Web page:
We have to have the funding there to be watching and monitoring and working to solve these problems. That’s where it comes from, these various clean water programs.

What advice would you give to individuals and communities—and young people especially—who want to take action to address plastic pollution? 

I do think it’s important to start with yourself. If you’re not making changes in your own life, then you really can’t go stand in front of Congress or city council and tell them that they need to make policy changes. Start on an individual level. Then you work at larger levels. You can spiral out from there.

The thing is, the things you can do are so big. They are so basic that I think people want it to be harder. Which is funny. I think when you say, well, just don’t take a plastic bag, they’ll say, “Okay, but I think I need to do something that’s much more complicated than that.” Like, no, really, just don’t do that. Don’t buy bottled water.

You will find ways in your life to reduce your plastic usage. I’ve made a game out of it. I tend to suggest that people take it one plastic product at a time. For example, when I ran out of toothpaste in a plastic tube, I said, “Okay. How am I going to get toothpaste now that doesn’t come in plastic?” So I found toothpaste tablets. I’ve tried different versions of the toothpaste tablets until I found one that I particularly like. Do the same with laundry detergent, dishwashing detergent, cleaning products at home…. Find ways to make those changes, and find products that are not wrapped in plastic. Initially a lot of those products may seem more expensive up front. But they save you money in the long run. You’re buying things that are much more concentrated, or refillable and reusable. My detergent that comes in a steel canister is rather expensive. But it’s good for 80 loads. (Or make your own home cleaning products for less!)

As you’re doing that, talk with people, buy gifts for people that help them to go plastic-free. Go to your city council, and share information with them to address this on bigger scales. Call your State Representatives and tell them to support the Break Free From Plastic Pollution Act. Because we desperately need to see that move forward. There are just not enough people who are aware of that suite of legislation and the pushing to make that happen. Find ways to get involved. Vote. Don’t let perfect be the enemy of the good. Don’t expect the people that you’re voting for to be perfect. They’re not going to check all the boxes that you want them to check. They’re just not. Find people who are most closely aligned with what you find is important.

Understand that it is a marathon, not a sprint. Things evolve and change over time. I’ve witnessed it in my own life. And I really want to encourage people to do that.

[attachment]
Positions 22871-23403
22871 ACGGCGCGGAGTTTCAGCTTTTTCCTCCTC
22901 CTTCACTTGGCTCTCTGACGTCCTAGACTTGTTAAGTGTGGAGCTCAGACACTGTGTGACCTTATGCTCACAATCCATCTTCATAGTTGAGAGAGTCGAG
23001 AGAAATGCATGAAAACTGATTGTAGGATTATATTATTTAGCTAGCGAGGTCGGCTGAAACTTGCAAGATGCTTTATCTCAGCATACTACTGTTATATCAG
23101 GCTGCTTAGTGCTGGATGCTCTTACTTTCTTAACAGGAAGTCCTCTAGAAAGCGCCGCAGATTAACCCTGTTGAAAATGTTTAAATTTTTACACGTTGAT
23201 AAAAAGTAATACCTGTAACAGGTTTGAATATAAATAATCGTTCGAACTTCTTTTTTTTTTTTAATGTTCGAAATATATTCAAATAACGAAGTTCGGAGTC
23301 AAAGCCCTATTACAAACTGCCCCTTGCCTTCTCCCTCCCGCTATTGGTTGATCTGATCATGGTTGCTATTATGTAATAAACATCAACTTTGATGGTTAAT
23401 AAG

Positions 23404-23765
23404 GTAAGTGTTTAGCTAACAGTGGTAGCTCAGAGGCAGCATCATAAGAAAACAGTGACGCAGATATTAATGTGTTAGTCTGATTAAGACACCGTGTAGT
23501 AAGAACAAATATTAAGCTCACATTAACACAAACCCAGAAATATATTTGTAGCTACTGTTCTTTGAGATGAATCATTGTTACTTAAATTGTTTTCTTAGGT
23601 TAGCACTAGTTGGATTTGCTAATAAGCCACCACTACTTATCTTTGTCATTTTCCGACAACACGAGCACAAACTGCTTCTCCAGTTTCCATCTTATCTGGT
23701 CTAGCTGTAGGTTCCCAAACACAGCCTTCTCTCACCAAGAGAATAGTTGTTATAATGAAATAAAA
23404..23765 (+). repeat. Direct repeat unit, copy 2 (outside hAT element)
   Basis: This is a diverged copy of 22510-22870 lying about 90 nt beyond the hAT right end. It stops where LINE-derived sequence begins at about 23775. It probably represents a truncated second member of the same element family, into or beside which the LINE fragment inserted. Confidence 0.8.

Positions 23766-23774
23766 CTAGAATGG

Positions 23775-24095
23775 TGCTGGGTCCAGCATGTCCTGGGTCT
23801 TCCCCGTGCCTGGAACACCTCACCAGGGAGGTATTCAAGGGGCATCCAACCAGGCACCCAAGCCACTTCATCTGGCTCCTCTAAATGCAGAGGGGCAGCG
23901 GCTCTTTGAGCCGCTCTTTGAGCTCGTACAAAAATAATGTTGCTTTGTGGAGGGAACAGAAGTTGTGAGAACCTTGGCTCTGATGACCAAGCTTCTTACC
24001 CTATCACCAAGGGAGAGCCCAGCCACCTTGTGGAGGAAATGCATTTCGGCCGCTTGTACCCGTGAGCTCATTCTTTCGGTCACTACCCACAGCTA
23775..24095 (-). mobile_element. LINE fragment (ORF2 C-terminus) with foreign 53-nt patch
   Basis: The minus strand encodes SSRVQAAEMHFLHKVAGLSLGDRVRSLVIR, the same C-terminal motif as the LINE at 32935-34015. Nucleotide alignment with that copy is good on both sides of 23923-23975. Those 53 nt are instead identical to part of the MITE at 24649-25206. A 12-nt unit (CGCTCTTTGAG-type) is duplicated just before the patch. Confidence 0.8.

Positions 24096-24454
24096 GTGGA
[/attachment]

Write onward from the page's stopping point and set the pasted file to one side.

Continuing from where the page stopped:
Plastic Pollution Coalition member As You Sow is challenging three of the world’s largest plastic resins manufacturers to disclose actions taken to prevent and remediate spills of pre-production plastic pellets into waterways during production or transport. Plastic pellets are estimated to be the second largest direct source of microplastic pollution to the ocean by weight.

After attempts to engage the companies in dialogue were unsuccessful, shareholder proposals were filed recently with Chevron, DowDupont, ExxonMobil, and Phillips 66, which own large petrochemical operations that produce plastics. The proposals ask for annual reports disclosing spills and measures taken to prevent and clean up any spills.

Most plastic products originate from plastic pellets, also known as pre-production pellets, or nurdles. Billions of plastic pellets are swept into waterways annually, adding to harmful levels of plastic pollution in the environment.

The chemical operations divisions of the four companies are members of Operation Clean Sweep, an industry initiative with a stated goal of reducing pellet spills through adoption of best practices to prevent spills, but this initiative has provided no public reporting in more than 25 years of existence.

“The industry’s effort to deal with pellet spills, Operation Clean Sweep, provides no transparency on the scope and nature of spills or efforts made to clean up,” said Conrad MacKerron, senior vice president of As You Sow. “Given what we know about the alarming rates of plastic leakage into oceans, companies can no longer hide behind vague pledges of best practices. They need to provide prompt and detailed disclosure about specific actions taken to prevent spills, and when spills occur, information on spill size, and actions taken to clean up.”